Have you witnessed one of those cringe-worthy interactions in which someone is trying to get an idea across to someone else who does not speak the language? “Can you please tell me where this bus goes?” the lost tourist asks the local at the bus stop. When meet with a shrug and a bewildered look, the tourist repeats the question, this time slower. And then again, louder and even slower. While we, as witnesses, may understand the tourist’s frustration – we also can see that the repeated attempts to communicate are not going to be effective. It is not the well-meaning local’s fault that he cannot understand the tourist. Instead, the onus is on the tourist to find other ways to make herself understood.
“How many times do I need to tell you…?” “If I’ve told you once, I’ve told you a thousand times …” These are phrases that often escape the lips of adults, who like the exasperated tourist, are just trying to make themselves understood. But, like the tourist, just using the same words over and over are not likely to result in a change in a child’s behavior. Once born, we spend the rest of our lives trying to make sense of this crazy world. Ideas that make a lot of sense to adults (like the fact that hitting is not an acceptable behavior) is as foreign to a child as someone speaking an unfamiliar language. Expecting a child to automatically comprehend and integrate this norm into their behavior is not a reasonable expectation. Instead, it is up to teachers to find a way to communicate so that a child understands; both what they did wrong and expectations for appropriate behavior.
Proactively, we need to make sure that we are clear with our expectations so that children know what they need to do and if they are being successful in meeting them. “Sit still” may mean something very different to a teacher than it does for a child. So, as obvious as it may seem, a teacher can make it more likely that a child will meet expectations by clearly explaining and modeling the desired behavior. At school, lunch means sitting at a table and eating the food that is on the plate in front of you. At home, a meal might be eaten in a car seat on the way to a ball game, on a couch with my family surrounding me as we watch a favorite show, or on someone’s lap as we share food from a community dish. By defining expectations, a teacher can also help children exhibit desired behaviors at nap, meals, and during transitions.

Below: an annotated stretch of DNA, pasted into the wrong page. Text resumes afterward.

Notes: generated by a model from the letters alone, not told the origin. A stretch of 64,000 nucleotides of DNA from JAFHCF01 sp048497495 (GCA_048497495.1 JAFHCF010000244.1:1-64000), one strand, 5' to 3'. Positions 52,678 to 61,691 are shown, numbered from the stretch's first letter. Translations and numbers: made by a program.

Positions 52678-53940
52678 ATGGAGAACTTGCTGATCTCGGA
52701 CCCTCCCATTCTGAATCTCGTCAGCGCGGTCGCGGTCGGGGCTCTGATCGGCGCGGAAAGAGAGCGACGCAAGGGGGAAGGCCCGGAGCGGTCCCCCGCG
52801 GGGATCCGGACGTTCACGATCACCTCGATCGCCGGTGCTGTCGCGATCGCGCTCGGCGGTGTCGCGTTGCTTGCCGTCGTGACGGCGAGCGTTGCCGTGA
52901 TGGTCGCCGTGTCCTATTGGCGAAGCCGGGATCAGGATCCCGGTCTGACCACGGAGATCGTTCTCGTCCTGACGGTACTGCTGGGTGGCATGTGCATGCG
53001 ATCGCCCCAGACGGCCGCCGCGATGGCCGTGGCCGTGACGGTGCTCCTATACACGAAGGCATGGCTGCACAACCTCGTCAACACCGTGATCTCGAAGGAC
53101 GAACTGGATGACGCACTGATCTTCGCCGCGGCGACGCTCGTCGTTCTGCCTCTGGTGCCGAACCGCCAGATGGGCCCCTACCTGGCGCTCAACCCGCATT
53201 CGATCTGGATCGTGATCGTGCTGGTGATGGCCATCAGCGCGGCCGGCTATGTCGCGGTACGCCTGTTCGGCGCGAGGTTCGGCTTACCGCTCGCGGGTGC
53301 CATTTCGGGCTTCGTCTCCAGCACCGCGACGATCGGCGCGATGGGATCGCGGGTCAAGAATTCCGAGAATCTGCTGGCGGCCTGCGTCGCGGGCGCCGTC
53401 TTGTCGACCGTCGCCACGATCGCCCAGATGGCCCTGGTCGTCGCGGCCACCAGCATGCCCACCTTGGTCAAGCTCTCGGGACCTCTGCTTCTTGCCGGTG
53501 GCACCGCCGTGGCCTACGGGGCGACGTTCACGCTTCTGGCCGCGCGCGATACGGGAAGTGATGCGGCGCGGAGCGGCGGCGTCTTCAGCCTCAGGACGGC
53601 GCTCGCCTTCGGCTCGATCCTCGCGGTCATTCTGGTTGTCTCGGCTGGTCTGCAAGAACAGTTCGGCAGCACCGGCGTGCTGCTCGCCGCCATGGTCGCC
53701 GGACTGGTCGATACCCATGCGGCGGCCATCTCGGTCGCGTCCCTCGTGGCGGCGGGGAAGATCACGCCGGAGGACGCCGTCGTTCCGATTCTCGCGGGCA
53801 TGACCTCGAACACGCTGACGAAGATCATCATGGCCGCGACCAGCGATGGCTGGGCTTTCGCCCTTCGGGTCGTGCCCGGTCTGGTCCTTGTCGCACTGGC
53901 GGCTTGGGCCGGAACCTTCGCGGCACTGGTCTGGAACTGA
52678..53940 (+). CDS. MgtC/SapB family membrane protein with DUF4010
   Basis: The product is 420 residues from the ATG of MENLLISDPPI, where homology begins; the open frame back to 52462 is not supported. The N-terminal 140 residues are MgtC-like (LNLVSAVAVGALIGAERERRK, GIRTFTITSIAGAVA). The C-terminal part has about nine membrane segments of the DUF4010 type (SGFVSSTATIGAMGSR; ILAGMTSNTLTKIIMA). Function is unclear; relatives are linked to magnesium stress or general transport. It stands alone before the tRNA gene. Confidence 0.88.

These particular times of day can be confusing for young children, especially if classroom expectations are different from those as home. Teachers can lessen these behaviors by proactively making sure that children and teachers are all speaking the same language.
The same strategy can be used when correcting children’s behaviors. “Nice hands” may be a very clear instruction from a teacher’s perspective; but equally confusing from a child’s point of view. Children are much more likely to comply with directions that are simple and tell them exactly what to do. As an alternative to “nice hands”, “hands down” provides a clear directive as to what a teacher wants a child to do. Think about other common phrases teachers might use in the classroom; “no thank you”, “crisscross applesauce”, or “we are nice to our friends”. Consider how these might be rephrased to provide concise directions that are easy for children to understand.
In the scenario presented at the start of this post, it is not the local’s responsibility to learn the language the tourist wants to use. When they are both on the same page, the tourist and local are much more likely to have a positive interaction. In the same way, when a teacher strives to find ways to communicate that children understand; the result is often more positive behaviors in the classroom.
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